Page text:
The Sunburst attack in December 2020 exposed vast vulnerabilities within the transportation sector. From the San Francisco International Airport to the Department of Defense, over 18,000 organizations had been breached. Some had been compromised as far back as March of 2020.
With the Biden administration expanding its role in improving the nation’s cybersecurity, new changes have been implemented to upgrade the transportation sector’s governance, risk, and compliance regulations.
The Federal Transit Administration intends to include cybersecurity as a part of its tri-annual audits. An information sharing and analysis center (ISAC), like the surface transportation ISAC, is another available tool that can help agencies monitor the heavy data flow and spot risks before it is too late. Organizations are widely encouraged to use the NIST framework for improving cybersecurity as an implementation guide for their cyber risk practices.
The transportation sector has to perform regular risk assessments and consider the policies and standards of the chemical, energy, and pipeline sectors to safeguard its supply chain. The North American Electric Reliability Corporation (NERC) has enforced CIP-13 - which mandates a supply chain risk management program for power utilities. Following the Sunburst attack, the White House has also put forth an executive order on improving the nation’s cybersecurity - with specific regard to software supply chain security.
Overall, companies need to foster a risk-aware culture. Senior-level executives, operational technology (OT) employees, and information technology (IT) employees must be cognizant of the risks, standards, and compliance requirements of each change.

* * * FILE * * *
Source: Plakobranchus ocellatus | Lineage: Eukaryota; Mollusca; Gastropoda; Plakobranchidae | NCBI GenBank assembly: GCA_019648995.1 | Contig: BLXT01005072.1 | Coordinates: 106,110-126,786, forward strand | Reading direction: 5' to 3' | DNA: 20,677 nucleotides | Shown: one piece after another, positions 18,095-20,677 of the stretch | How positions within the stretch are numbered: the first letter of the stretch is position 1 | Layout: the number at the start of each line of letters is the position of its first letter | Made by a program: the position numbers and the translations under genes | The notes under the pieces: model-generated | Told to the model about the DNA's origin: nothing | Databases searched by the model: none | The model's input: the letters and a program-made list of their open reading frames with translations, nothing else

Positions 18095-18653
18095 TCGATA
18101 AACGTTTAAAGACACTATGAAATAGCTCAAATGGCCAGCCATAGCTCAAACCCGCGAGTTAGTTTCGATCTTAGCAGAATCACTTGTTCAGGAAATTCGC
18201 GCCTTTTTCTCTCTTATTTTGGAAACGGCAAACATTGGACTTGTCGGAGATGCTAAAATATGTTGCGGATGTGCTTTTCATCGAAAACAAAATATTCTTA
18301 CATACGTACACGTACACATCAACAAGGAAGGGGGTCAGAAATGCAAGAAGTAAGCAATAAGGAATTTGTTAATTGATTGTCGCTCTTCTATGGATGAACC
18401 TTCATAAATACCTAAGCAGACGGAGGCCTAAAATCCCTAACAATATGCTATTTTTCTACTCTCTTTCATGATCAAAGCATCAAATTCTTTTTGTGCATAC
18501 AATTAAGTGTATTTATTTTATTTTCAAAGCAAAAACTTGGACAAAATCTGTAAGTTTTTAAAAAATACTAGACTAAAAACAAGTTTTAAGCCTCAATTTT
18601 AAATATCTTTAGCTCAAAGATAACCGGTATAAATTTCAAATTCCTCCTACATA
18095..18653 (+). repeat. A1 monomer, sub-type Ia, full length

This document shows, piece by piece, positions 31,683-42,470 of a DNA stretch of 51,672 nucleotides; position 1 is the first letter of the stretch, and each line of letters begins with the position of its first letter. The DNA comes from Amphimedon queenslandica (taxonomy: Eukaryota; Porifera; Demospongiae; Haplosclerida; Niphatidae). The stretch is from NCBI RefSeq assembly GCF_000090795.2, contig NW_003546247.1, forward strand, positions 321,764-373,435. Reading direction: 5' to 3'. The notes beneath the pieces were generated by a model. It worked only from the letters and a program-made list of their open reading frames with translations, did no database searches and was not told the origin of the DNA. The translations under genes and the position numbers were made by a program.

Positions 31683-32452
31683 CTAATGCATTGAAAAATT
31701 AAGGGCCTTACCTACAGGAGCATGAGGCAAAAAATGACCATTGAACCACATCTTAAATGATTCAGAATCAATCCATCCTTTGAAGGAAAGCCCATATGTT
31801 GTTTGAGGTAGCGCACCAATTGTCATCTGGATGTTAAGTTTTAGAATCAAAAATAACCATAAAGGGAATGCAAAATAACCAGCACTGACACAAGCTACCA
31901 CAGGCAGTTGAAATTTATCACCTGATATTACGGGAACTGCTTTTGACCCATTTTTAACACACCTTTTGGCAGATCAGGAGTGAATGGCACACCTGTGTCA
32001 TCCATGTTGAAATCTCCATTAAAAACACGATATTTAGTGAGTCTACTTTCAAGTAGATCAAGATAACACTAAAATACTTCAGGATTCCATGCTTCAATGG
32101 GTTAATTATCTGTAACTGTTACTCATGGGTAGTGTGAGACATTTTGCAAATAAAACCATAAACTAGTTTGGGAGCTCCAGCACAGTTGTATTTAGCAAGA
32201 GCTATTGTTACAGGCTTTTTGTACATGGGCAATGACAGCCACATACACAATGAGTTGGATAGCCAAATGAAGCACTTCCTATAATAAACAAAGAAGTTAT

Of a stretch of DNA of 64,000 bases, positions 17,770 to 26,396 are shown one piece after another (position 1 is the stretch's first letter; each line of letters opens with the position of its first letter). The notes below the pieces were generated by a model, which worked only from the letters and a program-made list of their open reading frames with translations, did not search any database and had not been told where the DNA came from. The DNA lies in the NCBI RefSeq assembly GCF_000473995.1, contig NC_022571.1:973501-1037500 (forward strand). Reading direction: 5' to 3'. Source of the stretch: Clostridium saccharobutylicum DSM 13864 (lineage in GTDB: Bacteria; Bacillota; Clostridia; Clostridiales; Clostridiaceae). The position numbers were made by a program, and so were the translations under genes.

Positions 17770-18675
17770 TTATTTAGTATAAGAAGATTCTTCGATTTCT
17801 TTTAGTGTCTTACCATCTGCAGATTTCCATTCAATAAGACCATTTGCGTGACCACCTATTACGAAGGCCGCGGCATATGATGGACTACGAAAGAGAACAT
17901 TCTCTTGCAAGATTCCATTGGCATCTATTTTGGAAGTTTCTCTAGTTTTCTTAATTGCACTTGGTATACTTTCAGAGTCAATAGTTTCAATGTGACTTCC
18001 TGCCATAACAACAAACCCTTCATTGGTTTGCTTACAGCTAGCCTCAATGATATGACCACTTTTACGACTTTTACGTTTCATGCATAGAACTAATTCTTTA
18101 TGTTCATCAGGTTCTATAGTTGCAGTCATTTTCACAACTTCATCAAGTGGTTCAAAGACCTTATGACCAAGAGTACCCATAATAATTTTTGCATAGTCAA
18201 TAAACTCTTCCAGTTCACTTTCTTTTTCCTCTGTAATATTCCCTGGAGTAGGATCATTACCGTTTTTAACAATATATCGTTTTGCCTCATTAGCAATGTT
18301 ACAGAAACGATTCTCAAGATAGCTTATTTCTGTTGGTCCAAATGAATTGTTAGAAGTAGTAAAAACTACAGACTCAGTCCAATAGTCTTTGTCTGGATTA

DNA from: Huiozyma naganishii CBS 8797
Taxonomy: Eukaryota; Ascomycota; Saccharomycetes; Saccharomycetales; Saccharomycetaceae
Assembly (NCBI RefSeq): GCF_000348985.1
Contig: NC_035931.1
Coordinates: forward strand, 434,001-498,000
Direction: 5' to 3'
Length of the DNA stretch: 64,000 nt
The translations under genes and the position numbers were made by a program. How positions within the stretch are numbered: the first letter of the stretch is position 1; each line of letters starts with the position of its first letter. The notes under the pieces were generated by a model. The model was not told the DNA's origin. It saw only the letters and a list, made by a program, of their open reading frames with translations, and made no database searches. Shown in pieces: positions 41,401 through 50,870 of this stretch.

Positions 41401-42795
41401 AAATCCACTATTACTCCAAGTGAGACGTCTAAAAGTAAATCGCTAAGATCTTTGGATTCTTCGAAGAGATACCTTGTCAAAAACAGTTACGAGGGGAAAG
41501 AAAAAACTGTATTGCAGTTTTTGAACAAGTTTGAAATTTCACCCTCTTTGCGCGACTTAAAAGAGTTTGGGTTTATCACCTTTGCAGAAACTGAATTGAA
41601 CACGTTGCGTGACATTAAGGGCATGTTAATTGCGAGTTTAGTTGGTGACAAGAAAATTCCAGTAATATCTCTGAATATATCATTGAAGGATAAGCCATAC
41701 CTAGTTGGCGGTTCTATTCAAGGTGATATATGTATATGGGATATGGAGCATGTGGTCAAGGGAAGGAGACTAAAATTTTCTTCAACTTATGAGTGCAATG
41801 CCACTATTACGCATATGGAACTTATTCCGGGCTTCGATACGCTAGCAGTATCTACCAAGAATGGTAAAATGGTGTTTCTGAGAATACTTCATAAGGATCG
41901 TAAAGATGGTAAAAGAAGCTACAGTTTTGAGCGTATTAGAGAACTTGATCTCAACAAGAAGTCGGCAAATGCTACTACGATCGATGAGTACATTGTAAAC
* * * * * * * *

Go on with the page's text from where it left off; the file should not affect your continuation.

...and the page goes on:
Simply implementing a cybersecurity policy without a cohesive company-wide understanding of the implications would expose weak points for cybercriminals to take advantage of.
An integrated risk management (IRM) approach would lift transportation agencies out of the ditch they’ve been stuck in. Combining GRC functions with an enterprise-wide understanding of cyber risk, an IRM solution, like CyberStrong, provides real-time risk assessments and automates compliance management.
Can Insurance Companies Shake Things Up
In this saga of sector-wide negligence and status quo complicity, cyber insurance companies also play a large role in fueling the cycle of ransomware hacks.
Usually, cyber insurance companies will just pay the ransom and call it a day. But, after the FBI was able to track down 63.7 bitcoins of the 75-bitcoin ransom paid to hackers who had shut down Colonial Pipeline Co., new questions have been prompted to cyber insurance companies. Will they continue to pay the ransom? And, will they finally scrutinize insured companies for their out-of-date or defunct cybersecurity programs?
Following the attack on Colonial, insurance companies now feel pressure to assess a company’s cybersecurity programs and practices. This could invite a change to insurance premiums which have typically been charged at a flat rate. This added layer of scrutiny could make premiums available at a variable rate depending on the risk associated with insuring each company.
The 2017 SaRT hack showed us that it was possible for cybercriminals to control vehicles and cause a derailment. Insurance companies cannot protect agencies from further financial and human repercussions if hackers demand more than a ransom.
Cyber attacks are inevitable. It will be impossible to catch every threat or weak point, but the time to instill a risk-first approach is now. The transportation sector cannot continue with the current state of affairs. Its impact on national security, the economy, and the facilitation of day-to-day movement makes it invaluable to the country.
Transportation agencies need to invest in integrated risk management software, and IT infrastructure and regularly meet compliance requirements. Companies need to foster a risk-aware culture and understand the implications of all the new technology that is being adopted. Another lag in cyber risk management puts more than data at risk.